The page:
Prior to the Bronze Age, ships typically relied on rocks as an anchor. The ancient Greeks placed several placed rocks, bags of sand or wooden logs filled with lead into a basket. Leading up to the 19th century, the manufacturing process of anchors was imperfect. The curve feature of modern anchors did not appear until 1813 when Pering, a clerk from Plymouth Yard introduced this feature. Time has perfected this vital piece of equipment, saving the lives of countless crewmen from running aground during the storms of life.
We have this hope as an anchor for the soul, firm and secure. It enters the inner sanctuary behind the curtain, Hebrews 6:19.
According to the author of Hebrews, hope is a spiritual anchor for the soul. Without signs of hope, the human spirit can wilt, pushed to a breaking point. If you ever feel like giving up, the Bible provides a valuable solution. When an individual throws an anchor overboard, the bottom is invisible, relying on the tension of the chain to determine if you’ve struck the bottom. In the same way, God’s unchanging nature is rock solid, fulfilling the promises He has made in the past. This is the anchor for troubled souls.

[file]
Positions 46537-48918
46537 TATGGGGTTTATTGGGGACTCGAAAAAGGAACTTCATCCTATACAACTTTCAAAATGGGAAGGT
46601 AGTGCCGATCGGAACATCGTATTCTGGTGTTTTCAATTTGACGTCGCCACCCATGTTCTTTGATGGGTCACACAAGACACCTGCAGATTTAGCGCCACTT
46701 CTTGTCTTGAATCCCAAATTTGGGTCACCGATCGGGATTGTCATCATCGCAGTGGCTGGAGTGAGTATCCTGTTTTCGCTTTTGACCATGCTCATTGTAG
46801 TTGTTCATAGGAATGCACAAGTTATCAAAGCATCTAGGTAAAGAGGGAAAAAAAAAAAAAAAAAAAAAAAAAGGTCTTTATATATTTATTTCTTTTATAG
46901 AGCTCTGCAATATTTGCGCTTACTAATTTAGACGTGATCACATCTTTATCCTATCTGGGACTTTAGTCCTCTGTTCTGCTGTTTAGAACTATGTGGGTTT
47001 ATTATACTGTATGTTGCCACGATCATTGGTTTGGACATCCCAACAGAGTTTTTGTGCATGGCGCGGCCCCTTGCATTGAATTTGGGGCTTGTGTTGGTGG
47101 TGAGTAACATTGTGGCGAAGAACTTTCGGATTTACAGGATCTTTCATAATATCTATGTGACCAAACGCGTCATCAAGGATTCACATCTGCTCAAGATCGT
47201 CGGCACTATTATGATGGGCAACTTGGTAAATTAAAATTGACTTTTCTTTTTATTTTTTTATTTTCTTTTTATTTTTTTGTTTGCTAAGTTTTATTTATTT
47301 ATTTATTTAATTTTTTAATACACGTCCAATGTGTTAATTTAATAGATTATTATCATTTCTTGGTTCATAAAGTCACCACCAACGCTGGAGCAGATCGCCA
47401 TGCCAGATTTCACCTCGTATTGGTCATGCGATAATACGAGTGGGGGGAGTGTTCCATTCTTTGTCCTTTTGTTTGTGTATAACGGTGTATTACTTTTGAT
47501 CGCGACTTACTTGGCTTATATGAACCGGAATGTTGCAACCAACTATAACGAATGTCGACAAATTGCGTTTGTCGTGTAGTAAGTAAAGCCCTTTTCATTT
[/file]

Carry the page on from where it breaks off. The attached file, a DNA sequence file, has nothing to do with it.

Let us not become weary in doing good, for at the proper time we will reap a harvest if we do not give up, Galatians 6:9.
Every day on earth is like taking a journey out to sea. You never know what you will find, who or what you will encounter and how quickly the weather will change. When the unexpected arises, who will you trust? Some have gotten into the habit of relying in their own abilities. Although God has given everyone certain qualities, leaning on the Lord will help you ride out troubled waters. Whatever life throws at you, don’t forget about the anchor for the soul.
by Jay Mankus